It’s also important to check that the thought processes behind students’ answers are correct – in fact, this part is actually more important than the final answer! We can do this by asking questions such as “Tell me why you think that?” or “Where did you find that answer?” This also has the benefit of helping students who have been struggling to come to an answer, because they will hopefully be able to follow the thinking behind their classmate’s answer.

In summary, teachers who listen actively do so by clarifying and rephrasing their students’ answers, and reflecting on their students’ thought processes. By concentrating on the thinking behind students’ answers, not just the answers themselves, we can foster a more trusting relationship between ourselves and our students, giving them greater confidence, and reducing their fear of making mistakes. After all, active listening leads to active communication, which should be every language teacher’s goal.

This article was first published in the October 2014 issue of Teaching Adults. To find out more about the newsletter and to sign up, click here


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Six ways to boost classroom participation: Part Four – Improve your questioning technique

answering questions in classZarina Subhan is an experienced teacher and teacher trainer. She has taught and delivered teacher training at all levels, across the world. She joins us on the blog today for the fourth article in a series focused on boosting classroom participation. Last week, she covered embracing different learning styles to widen your reach in class. This week, Zarina examines how changing your questioning technique can boost interest and interaction in your EFL classroom.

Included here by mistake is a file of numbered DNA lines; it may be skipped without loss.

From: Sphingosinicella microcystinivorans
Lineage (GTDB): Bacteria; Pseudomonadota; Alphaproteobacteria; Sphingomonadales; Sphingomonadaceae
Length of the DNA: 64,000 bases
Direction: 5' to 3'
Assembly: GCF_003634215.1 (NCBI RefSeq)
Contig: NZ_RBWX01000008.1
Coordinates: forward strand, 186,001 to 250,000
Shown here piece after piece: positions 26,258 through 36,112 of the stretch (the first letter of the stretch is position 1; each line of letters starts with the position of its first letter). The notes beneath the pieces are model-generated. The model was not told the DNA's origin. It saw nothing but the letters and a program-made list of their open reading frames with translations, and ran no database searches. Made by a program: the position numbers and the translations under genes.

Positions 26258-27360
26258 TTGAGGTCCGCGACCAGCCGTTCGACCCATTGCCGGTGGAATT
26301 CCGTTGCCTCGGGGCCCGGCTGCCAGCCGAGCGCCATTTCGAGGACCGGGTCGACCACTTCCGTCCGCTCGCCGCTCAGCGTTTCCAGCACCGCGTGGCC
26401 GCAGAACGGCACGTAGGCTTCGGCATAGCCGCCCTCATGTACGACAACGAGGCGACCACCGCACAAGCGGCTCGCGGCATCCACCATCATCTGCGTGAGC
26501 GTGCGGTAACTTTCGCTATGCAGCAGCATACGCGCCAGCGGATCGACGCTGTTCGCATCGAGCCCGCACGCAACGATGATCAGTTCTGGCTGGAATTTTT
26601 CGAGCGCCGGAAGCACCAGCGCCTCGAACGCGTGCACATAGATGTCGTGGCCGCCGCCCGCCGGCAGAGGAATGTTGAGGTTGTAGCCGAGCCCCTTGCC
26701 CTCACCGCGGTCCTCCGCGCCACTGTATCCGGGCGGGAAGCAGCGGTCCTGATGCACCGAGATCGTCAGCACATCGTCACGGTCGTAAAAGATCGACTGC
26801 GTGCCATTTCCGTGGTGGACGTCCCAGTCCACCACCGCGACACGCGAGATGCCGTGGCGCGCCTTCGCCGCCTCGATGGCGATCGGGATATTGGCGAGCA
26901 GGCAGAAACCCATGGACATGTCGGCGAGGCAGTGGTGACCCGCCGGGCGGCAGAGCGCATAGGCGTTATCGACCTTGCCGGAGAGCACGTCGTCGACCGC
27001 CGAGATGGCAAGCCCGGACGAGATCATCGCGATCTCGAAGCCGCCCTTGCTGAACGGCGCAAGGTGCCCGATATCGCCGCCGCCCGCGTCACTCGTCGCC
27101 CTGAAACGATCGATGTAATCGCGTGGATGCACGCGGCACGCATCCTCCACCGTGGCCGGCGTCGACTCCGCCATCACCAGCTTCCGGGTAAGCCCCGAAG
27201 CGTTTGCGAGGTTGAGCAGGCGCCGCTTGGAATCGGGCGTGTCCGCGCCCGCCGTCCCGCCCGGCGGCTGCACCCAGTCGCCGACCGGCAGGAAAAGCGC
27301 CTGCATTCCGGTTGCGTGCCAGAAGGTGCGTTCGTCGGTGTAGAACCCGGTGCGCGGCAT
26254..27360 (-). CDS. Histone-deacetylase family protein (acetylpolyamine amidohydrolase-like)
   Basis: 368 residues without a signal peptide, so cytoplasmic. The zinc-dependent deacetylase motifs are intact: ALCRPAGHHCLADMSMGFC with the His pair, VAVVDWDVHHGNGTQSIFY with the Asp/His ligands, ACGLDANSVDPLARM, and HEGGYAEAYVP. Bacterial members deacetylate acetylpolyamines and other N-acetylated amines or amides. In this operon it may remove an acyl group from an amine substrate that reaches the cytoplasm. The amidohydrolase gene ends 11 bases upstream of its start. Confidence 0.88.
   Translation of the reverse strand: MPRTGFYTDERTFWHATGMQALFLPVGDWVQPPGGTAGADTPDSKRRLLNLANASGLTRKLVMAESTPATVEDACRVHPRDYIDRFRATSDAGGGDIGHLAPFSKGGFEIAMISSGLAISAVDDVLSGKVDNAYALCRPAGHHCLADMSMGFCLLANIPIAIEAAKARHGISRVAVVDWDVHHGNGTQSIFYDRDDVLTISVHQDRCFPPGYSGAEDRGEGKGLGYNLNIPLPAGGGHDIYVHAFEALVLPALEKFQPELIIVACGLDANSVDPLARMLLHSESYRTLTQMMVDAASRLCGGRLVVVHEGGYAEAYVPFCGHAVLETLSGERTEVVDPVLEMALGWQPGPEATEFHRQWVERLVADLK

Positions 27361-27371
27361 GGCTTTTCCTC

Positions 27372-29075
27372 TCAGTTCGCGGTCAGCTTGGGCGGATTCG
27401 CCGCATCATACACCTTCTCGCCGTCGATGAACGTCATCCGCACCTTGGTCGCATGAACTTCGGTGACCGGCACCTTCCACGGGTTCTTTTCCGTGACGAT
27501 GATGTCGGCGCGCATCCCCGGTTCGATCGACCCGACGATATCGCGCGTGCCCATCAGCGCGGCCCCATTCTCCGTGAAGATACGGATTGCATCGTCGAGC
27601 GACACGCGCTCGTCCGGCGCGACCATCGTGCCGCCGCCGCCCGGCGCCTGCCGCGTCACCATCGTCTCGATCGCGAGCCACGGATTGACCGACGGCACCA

“Judge a man by his questions rather than his answers” – Voltaire

The above quotation can also be applied to teachers, whatever their gender! Questioning is a vital part of most language lessons, but this essential technique can be difficult to master. Do you find that some students never answer? Do you avoid singling out members of your class who find direct questions intimidating? And what do you do when your questions are met with resounding silence? In this article, I’ll be suggesting some creative ways to get around these common problems.

Accepting non-verbal responses

When asking questions to a class, we can often rely on the same students to participate and hope the rest are paying attention so that they learn from others’ answers. To encourage participation from as many students as possible, you could consider accepting responses in other ways:

  • Use a voting system which encourages students to offer a kinaesthetic, rather than a spoken response. For example, stick a “Yes”/ “No”; “True”/“False”; “Agree”/“Disagree” label on opposite sides of the room and ask students to move and stand under the correct answer.
  • If you have access to mini-whiteboards held by each student, ask your class to write down their answers in response to your question. This is useful if multiple choice answers are possible, when asking for synonyms/antonyms, investigating parts of speech or grammar, and for brainstorming ideas as well as voting.
  • Distribute cards labelled ‘true’ and ‘false’, and ask students to hold up their responses. If you use a colour code, for example, making ‘true’ cards green and ‘red’ cards false, it makes it easier to quickly assess the opinion of the group.

Provide more thinking time